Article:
Are we the passive victims of rapacious technology? Or fully knowledgeable about how technology works and in control of its role in our lives?

That’s a central tension of many of today’s tech policy debates, including the “Lost in the Super Market” essays: if data-driven services, sticky online content, and digital labor markets are surreptitiously exploiting consumers’ and workers’ interests—or if people are instead making sophisticated tradeoffs and using tech to take firmer control of their lives.

In other words: Are we humans working for technology—or is technology working for us?

The former argument reflects an overly dim view of consumers. When I agree to share my location with Waze, I’m aware that I’m giving something (my location) in order to get something (aggregated traffic data)—even if I don’t know how it all works under the hood.

At the same time, the latter vision of knowledgeable consumers with full agency requires the consumer to do a lot of work and check the fine print. While the techno-pessimistic view can be paternalistic, people are quite busy, and some unscrupulous companies have violated our trust.

There’s a middle ground here, and to extend Oren Cass’s analogy, the modern supermarket shows what it could look like: strengthening consumers’ power by helping them become smarter shoppers. For example:

  • Just as supermarket coupons help shoppers get the best price on a product, the browser extension Honey easily finds online coupons, and services like Trim automatically negotiate savings in your monthly bills.
  • Just as food nutrition labels help shoppers eat more responsibly, app permissions in iOS and Android tell you what types of data are being collected.
  • Just as supermarket shelves label discounts and 2-for-1 deals, Uber and Lyft’s driver apps clearly illustrate drivers’ past and potential earnings and the best spots for passenger demand.
  • Just as supermarkets offer store-branded goods at a cheaper price than premium brands, Amazon’s Basics branded goods help budget-conscious shoppers save money.
  • Just as supermarket loyalty cards track your purchases in order to target discounts and promotions, Facebook and Google’s ad networks observe your interests in order to target a relevant ad—and let you pause or deactivate that targeting.

These companies’ tools give consumers more information and control. By contrast, regulation typically moves too slowly or ineffectually to solve people’s frustrations with technology. Europe’s much-mocked “cookie directive” requires Internet users to click an “accept” button so ubiquitous that it’s rendered meaningless.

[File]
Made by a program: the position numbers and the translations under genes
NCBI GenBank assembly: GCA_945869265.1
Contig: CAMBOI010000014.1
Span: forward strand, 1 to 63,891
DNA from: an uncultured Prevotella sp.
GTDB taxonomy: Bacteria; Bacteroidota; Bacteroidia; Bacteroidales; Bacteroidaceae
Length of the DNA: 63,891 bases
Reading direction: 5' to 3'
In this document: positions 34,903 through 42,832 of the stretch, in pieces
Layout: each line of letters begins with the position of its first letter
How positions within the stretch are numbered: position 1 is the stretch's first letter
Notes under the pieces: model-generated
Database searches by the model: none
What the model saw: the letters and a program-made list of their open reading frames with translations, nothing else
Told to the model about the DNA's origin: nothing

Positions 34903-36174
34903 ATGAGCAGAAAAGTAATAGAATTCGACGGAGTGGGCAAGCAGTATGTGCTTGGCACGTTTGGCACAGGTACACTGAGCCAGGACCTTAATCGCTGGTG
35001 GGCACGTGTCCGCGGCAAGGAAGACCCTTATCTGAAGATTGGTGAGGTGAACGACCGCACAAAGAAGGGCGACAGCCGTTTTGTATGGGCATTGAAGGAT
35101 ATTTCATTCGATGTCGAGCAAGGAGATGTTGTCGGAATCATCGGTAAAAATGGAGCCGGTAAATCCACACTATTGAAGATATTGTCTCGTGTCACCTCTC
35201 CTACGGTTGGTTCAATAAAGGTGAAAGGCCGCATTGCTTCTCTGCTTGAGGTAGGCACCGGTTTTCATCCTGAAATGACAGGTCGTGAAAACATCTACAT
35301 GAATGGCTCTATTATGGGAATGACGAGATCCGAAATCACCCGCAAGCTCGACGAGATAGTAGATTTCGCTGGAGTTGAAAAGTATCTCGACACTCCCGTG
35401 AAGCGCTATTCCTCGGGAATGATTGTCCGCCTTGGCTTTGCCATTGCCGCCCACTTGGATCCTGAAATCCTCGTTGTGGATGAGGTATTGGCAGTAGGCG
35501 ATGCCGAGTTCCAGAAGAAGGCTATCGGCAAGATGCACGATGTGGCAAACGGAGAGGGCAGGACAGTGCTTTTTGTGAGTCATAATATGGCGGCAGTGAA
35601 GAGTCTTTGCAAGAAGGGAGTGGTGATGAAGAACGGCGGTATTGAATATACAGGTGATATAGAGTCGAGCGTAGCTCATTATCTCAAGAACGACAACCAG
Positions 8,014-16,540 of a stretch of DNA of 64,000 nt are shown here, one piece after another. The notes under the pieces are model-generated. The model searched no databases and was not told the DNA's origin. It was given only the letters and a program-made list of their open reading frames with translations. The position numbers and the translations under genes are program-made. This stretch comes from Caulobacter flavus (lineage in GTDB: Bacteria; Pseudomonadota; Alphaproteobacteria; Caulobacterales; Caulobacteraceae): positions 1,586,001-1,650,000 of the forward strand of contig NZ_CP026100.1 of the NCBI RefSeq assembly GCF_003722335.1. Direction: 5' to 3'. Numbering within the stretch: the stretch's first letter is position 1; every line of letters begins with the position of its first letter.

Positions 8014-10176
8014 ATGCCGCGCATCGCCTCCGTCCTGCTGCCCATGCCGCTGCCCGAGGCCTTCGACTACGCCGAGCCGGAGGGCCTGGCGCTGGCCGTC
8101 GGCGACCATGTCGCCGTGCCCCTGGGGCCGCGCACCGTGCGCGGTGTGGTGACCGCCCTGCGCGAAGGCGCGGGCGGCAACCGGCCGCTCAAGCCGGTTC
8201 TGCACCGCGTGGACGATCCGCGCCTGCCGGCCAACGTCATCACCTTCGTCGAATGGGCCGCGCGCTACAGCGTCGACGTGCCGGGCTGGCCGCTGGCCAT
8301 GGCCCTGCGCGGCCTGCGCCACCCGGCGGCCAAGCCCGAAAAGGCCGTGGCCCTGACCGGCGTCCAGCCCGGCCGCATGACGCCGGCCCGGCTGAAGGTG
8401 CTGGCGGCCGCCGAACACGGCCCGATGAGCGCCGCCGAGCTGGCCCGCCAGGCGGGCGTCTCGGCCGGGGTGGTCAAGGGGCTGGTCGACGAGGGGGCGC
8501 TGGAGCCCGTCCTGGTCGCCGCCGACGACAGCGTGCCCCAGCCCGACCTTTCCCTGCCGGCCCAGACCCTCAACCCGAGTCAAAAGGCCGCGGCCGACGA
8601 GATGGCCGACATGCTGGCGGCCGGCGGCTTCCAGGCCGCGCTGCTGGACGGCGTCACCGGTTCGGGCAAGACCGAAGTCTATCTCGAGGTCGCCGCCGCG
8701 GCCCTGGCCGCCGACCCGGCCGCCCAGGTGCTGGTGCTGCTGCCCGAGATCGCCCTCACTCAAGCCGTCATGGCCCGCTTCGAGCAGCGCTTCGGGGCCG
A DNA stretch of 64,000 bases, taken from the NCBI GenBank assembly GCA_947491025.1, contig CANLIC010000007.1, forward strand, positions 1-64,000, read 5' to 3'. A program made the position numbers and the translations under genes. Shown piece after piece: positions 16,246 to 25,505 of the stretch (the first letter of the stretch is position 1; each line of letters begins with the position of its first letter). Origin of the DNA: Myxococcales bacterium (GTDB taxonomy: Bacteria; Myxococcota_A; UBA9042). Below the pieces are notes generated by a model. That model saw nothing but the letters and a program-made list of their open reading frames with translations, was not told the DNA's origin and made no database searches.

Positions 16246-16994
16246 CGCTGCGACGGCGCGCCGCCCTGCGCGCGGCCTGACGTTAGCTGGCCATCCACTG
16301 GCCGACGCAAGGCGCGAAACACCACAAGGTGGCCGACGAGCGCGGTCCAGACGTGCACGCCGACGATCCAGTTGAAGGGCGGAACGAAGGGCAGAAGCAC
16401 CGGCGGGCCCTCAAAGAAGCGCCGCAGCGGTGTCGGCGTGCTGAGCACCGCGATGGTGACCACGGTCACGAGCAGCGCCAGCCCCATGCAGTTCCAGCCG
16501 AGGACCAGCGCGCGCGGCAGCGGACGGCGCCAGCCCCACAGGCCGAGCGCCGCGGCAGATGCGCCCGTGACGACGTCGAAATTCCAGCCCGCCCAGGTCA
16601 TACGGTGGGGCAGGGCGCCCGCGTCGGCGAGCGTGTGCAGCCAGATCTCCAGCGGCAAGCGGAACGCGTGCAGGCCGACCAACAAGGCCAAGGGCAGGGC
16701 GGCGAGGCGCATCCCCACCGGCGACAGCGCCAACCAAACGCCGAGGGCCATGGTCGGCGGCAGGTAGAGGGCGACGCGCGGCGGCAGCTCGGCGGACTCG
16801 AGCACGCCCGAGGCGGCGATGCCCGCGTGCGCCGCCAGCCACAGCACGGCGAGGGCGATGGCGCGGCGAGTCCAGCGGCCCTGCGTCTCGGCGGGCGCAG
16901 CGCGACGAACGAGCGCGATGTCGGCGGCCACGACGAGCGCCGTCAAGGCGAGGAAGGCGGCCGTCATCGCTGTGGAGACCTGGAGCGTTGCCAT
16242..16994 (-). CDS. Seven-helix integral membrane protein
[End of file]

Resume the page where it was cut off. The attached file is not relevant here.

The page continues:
Of course, neither in supermarkets nor in technology does merely providing greater choice and transparency ensure better outcomes. We have both record obesity rates and ample stories of tech abuses and excesses to prove that.

But ultimately, the best way to make tech work for people is smarter, more human-centric product design. Or to use a different comparison, tech should borrow from urban planning.

Urban planners define a social goal and then design a city to encourage that goal. Planners want in-person interaction, so they build town squares. Planners want healthy and local eating, so they create farmers’ markets. Planners want families to raise their kids nearby, so they build parks.

Tech services are starting to do the same. Twitter wants to discourage thoughtless retweets, so it’s using a “want to read the article first?” prompt when you try to share an article you haven’t read. Instagram wants to encourage warm feelings, so it tested removing “likes.” Parents want their kids to put down their iPads and go outside, so Apple built screen time controls.

This kind of thoughtful design also borrows from supermarkets: store layouts are designed to help busy shoppers quickly grab a rotisserie chicken or prepackaged dinner near the store entrance. Many small nudges can add up to meaningful behavioral change.

Urban planners have spent decades defining the kind of social behaviors they want to encourage in a city, but the tech industry is just starting that conversation. How do we design technology to encourage people to be more considerate, more responsible, more understanding, more information-literate? That’s next on the tech industry’s to-do list.

While that happens, it’s also partly on us to keep our technology human-centered. Several years ago, a friend told me that his teenage daughter became tired of attending parties where everyone was on their phone, so she organized a phone-free party. That kind of initiative and humanity can’t come from product design alone.

We aren’t victims of technology any more than a supermarket’s cardboard display of Oreos forces us to buy them. But industry should take seriously the challenge of giving people clearer information, better tools, and more control to make sure technology continues to work for them.

Adam Kovacevich
Adam Kovacevich is a former Democratic Hill aide and tech industry policy executive who is currently CEO of the Chamber of Progress, a new center-left tech industry policy coalition promoting technology's progressive future.
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